You know? So, I remember on the drive home he told me how much he had... Guys had paid him, you know, and I was just blown away that, that they would trust a stranger, you know, with a check for something that... From an unheard of company, so we dug in and my brother and I, it was not uncommon for us to work... We were used to it in farming, particularly harvest and planting, you know, working around the clock, and we did the same thing in this, and put in a lot of hours.

Mike Lessiter: So, what was the drive home after? What did you guys talk about on the drive home after he'd collected all those checks.

Steve Martin: I gotta get to work. You gotta get these parts made, and very excited, because it looked like, you know, God was providing and just a real, a real strong sense of appreciation.

Mike Lessiter: Mm-hmm. What was your manufacturing capability like? Walk us through what the, the shop looked like.

Steve Martin: That's a good one there. We had a bandsaw, one wire welder, which we had just bought and I had tried to get a job at one of the factories and had went through their welding class while I was still working at the dealership. It was a new factory, building truck frames and paying good, and all this, so I had just went through all of their classes about the same time this happened, so I had that going for me. I knew how a wire welder was supposed to run.

I don't know if you've ever seen any of the antique old drill presses that run on the big, wide, flat leather belts? We had one of those. I mean, it was way back there, and we'd rigged up a motor on it, and our neighbor, who had a little machine shop, and he was our cousin, he had it mounted on an old hay baler wheel, like the flywheel? That was the base, and had this table and then that old drill head, and that's what we used to drill the holes for the mounting plates, you know. And then I built some little fixtures to hold that, and then all this starts to kinda rolling in my mind, and, and then I start thinking, “Well, golly, how does, how does GM build that fender, you know, or that wheel, and things just, you know. I really became interested in manufacturing.

So, that's how we started, and we bought a handheld plasma cutter, like a 100-amp plasma. Once we exhausted the supply of wheels that Deere had, and we had the wheel blanks cut and used that hand plasma to bevel the ends, and that got us through the second year, and then third year, I borrowed money to get a plasma table and a CNC milling machine to make the wheels and kind of just took off from there. But I, I sold that old drill press to one of my neighbors, and I'm gonna try to go back and get it some time. Because that's where it all started.

Mike Lessiter: Your dad, Howard, wasn't really a manufacturing guy. He was just a farmer with an inventive mind.

Steve Martin: Yes. A very, very creative, inventive mind. I mean, I can just, seeing back, how I took for granted, you know, how his mind worked, and he was always trying stuff, different, unconventional, you know. We used to have conversations about that term, thinking outside the box, and he would make the comment, “Well, if you were never taught what the box is, you don't know that you're not thinking outside of it.” So, we’re similar, you know. Neither one had any formal training, you know, in this, but out of problems and necessity to solve, you know, is what drives innovation — at least for us it was.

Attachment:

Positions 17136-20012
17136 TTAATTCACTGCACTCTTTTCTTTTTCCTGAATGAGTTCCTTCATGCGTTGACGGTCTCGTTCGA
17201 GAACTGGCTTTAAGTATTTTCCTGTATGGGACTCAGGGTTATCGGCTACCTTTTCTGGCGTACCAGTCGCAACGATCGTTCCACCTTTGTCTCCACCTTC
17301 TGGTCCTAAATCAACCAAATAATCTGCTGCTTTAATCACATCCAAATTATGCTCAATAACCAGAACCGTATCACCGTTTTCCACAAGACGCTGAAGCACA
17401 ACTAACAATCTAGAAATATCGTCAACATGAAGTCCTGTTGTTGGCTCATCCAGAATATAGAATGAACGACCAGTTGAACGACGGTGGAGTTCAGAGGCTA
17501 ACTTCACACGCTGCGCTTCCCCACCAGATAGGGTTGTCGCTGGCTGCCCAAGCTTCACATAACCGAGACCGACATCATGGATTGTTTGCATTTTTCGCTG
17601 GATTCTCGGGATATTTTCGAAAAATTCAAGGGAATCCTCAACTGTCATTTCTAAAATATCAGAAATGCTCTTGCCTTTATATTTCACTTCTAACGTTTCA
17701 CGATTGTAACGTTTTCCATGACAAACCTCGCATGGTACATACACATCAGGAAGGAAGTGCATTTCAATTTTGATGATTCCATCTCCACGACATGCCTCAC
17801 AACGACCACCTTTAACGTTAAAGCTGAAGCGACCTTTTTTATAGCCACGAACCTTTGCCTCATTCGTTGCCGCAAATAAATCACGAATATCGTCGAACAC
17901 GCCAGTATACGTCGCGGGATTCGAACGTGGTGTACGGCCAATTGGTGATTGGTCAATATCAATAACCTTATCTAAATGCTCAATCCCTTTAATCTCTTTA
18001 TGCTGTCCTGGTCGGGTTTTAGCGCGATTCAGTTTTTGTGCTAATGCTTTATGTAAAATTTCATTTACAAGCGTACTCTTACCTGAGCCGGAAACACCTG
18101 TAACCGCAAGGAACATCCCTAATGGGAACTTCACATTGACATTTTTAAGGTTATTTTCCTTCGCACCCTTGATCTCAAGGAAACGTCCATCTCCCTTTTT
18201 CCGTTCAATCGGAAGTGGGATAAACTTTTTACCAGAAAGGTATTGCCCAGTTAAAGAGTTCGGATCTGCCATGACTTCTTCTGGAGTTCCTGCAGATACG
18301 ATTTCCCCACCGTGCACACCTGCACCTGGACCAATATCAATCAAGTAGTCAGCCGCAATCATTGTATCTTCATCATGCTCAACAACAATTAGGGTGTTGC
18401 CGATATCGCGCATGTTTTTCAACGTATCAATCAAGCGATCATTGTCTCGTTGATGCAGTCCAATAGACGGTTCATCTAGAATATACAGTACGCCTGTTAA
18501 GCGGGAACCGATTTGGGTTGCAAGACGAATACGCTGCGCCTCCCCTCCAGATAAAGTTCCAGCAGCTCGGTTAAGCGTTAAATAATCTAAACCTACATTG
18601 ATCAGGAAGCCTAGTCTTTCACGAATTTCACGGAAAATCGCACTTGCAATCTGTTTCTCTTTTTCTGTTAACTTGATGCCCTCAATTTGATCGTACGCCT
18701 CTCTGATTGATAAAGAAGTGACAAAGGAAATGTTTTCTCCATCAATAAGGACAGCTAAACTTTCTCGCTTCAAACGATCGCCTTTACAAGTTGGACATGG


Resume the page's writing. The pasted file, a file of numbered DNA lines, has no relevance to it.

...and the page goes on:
Mike Lessiter: Yeah. So he was lucky that he had a son who was gifted in this, design and manufacturing right?

Steve Martin: You know, you said that, I didn't. And, no, I feel like I had a very great teacher and someone to learn from, and I just… It's like I said before, it's what I was born to do. You know. I can't imagine myself doing anything else. Other than farming.

Mike Lessiter: That's a theme with these stories, that if we don't have the right people in place, that these businesses don't go. And, you know. He sent me an email.

Steve Martin: Oh, did he?

Mike Lessiter: Bragging on ya.

Steve Martin: Oh.

Mike Lessiter: And I'll have to tell you a couple things that he said there, but—

Steve Martin: Okay. 

Mike Lessiter: Yeah. I mean it. So, you were, he got this thing going and he said, “Are you ready to do this with me?”

Steve Martin: That's kinda what it was. I mean, that's his way of telling me we're gonna do it.

Mike Lessiter: Do you remember that conversation?

Steve Martin: I do. I do. I remember it.

Mike Lessiter: Tell us about it.

Steve Martin: Yeah, well, we were stripping tobacco — we were still raising tobacco — so that's what we would do after that job or after we quit that, that was back full time, so we were in there strippin' tobacco, and he's telling me about what he saw and what he thinks we need to do, and you know, wanted to know if I was interested, and I'm like, “Yeah, I'm interested.” So, I don't remember the exact words, but I remember it feeling like, you know, that he wanted my help. And I was definitely down for that.

And my brother, too, you know? It just... People have different talents, you know, and this seemed to be the road I was supposed to take, and, you know, for... I wasted some years not driving innovation in the company, but, that's all in the past and we've got several new products out recently and we're, we have some more planned to release in ‘18, and some maybe in ‘19, depending on how backed up the engineering guys are, you know.